EDMONTON — Alberta's health minister says the former head of Alberta Health Services (AHS) was trying to set policy rather than simply implement it.
"It felt like that could have been the case from time to time,'' Sarah Hoffman said at the legislature Wednesday.
Hoffman made the comments after the CBC revealed the contents of Vickie Kaminski's resignation letter from November.
AHS works under Alberta Health Department
The CBC says Kaminski wrote that Hoffman's department was straying too far into her area of responsibility, which made it difficult to do her job and put her professional reputation at risk.
In particular, Kaminski wrote, the department overruled an Alberta Health Services decision to take over ambulance services in Calgary.
AHS is an arm's-length agency responsible for the day-to-day operations of medical care, but under policy direction from the Health Department.
NDP mandate different from PCs: Hoffman
Hoffman noted that Kaminski was hired by the former Progressive Conservative government with a mandate to expand privatized services under the public health umbrella.
Hoffman said that was not the direction given by the NDP government when it took power last May.
"Certainly we ran on a platform of ending experiments in privatization,'' she said. "Public health care is public business.''
Nenshi weighs in
Calgary Mayor Naheed Nenshi took issue with Kaminski's version of events.
Nenshi said in a written statement that he was forced to go to Hoffman directly after Kaminski unilaterally proceeded with the ambulance takeover, despite directions from the health minister to hear out Calgary's concerns that the new system was expensive, unworkable and unsafe.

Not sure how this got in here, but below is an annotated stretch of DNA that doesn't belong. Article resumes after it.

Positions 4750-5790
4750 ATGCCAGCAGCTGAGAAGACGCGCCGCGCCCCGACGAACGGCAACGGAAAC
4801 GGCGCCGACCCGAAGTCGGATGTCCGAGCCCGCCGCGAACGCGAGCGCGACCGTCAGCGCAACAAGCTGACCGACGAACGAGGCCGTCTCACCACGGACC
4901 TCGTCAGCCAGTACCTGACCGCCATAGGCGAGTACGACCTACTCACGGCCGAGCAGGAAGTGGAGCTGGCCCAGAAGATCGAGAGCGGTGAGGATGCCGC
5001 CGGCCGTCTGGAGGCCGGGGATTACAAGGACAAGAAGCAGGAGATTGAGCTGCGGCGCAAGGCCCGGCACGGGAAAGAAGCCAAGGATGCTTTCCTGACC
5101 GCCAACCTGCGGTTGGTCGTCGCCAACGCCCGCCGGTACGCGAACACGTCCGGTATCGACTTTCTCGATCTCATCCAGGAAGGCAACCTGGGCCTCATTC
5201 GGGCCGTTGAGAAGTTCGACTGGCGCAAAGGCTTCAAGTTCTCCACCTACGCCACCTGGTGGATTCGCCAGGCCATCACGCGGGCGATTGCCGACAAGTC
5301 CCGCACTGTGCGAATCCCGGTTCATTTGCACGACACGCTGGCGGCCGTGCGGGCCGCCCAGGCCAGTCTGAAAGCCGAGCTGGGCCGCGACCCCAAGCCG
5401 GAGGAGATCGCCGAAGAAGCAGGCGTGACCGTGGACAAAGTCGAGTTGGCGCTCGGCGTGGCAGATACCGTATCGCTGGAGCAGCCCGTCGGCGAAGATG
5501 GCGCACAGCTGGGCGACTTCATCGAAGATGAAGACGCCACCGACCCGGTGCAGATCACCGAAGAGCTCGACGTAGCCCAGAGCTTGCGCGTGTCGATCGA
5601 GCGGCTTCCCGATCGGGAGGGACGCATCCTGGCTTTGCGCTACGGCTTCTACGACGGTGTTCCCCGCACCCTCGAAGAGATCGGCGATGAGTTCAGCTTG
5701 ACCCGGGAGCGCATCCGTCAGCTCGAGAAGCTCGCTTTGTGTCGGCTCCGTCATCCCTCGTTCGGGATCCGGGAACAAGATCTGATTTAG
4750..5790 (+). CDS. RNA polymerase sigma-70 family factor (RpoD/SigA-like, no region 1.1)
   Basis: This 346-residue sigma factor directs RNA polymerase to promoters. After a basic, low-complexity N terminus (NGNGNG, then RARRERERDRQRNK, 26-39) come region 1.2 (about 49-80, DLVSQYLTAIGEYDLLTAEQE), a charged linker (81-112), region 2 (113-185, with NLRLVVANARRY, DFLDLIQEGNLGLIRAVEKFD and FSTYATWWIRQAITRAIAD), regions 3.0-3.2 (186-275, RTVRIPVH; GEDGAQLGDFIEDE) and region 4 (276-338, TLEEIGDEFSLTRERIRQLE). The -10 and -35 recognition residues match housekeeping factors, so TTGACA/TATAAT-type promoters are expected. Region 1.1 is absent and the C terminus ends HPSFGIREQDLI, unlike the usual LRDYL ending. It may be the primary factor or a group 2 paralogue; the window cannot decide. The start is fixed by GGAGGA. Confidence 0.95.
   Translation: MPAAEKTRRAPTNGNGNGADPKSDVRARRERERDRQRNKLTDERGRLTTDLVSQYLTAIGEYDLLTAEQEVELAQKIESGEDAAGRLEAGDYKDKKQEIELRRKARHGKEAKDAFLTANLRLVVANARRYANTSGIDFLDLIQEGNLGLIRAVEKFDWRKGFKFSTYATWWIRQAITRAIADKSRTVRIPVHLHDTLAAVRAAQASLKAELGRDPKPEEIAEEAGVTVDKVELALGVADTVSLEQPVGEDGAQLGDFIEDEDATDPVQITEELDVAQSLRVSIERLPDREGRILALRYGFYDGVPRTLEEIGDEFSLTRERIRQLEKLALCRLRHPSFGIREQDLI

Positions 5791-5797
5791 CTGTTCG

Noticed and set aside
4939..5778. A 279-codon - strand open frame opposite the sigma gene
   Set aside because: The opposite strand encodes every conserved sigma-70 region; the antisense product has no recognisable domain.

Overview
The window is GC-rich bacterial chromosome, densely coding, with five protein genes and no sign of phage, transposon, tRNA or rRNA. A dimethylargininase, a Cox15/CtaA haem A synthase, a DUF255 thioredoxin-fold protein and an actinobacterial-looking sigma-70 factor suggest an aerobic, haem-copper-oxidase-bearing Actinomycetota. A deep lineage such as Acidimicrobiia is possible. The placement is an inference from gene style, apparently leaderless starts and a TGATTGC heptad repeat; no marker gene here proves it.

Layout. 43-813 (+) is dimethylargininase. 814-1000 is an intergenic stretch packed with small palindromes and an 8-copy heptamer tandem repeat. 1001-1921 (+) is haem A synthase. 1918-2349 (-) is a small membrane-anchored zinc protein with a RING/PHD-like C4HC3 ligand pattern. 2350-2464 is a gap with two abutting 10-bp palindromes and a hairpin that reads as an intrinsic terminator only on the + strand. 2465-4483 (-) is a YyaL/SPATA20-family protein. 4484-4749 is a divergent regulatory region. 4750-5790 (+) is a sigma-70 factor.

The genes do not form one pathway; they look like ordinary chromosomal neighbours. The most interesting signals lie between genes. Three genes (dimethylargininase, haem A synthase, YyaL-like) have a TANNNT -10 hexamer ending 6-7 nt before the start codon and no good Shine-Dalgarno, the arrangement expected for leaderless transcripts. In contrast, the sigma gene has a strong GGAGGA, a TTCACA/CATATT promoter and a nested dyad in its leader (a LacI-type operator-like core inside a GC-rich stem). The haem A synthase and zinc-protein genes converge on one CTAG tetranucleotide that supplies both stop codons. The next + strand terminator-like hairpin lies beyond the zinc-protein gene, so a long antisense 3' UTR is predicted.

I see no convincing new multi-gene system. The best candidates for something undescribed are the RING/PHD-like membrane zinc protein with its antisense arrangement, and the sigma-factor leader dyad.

"This is not how AHS should be run and not what the citizens who pay the bills expect from our public servants,'' wrote Nenshi.
"Minister Hoffman's putting a stop to these games is not 'political interference.' It's proper governance of Alberta's largest expense.''
"This is not how AHS should be run."
Kaminski, in her letter, also said deputy health minister Carl Amrhein, the department's top civil servant, would order specific changes without committing anything to paper in what Amrhein referred to as "voice mode.''
Kaminski said she believed that was done to avoid a paper trail and to duck accountability in the event of freedom-of-information searches.
Hoffman said that's not the case, that she doesn't believe Amrhein was trying to avoid a paper trail and that she has never given such direction to her senior staff.
She said that while she doesn't personally use the term "voice mode,'' conversations are a common means of getting work done.
"I'd say most of us communicate in voice mode for most of the day.''
Opposition has concerns
Kaminski now works in Australia and couldn't immediately be reached for comment.
Opposition Wildrose Leader Brian Jean said Kaminski's concerns are valid.
"It obviously shows that this NDP government is interfering politically.''
Progressive Conservative interim leader Ric McIver said Amrhein's "voice mode'' references suggest the government is trying to hide its actions.
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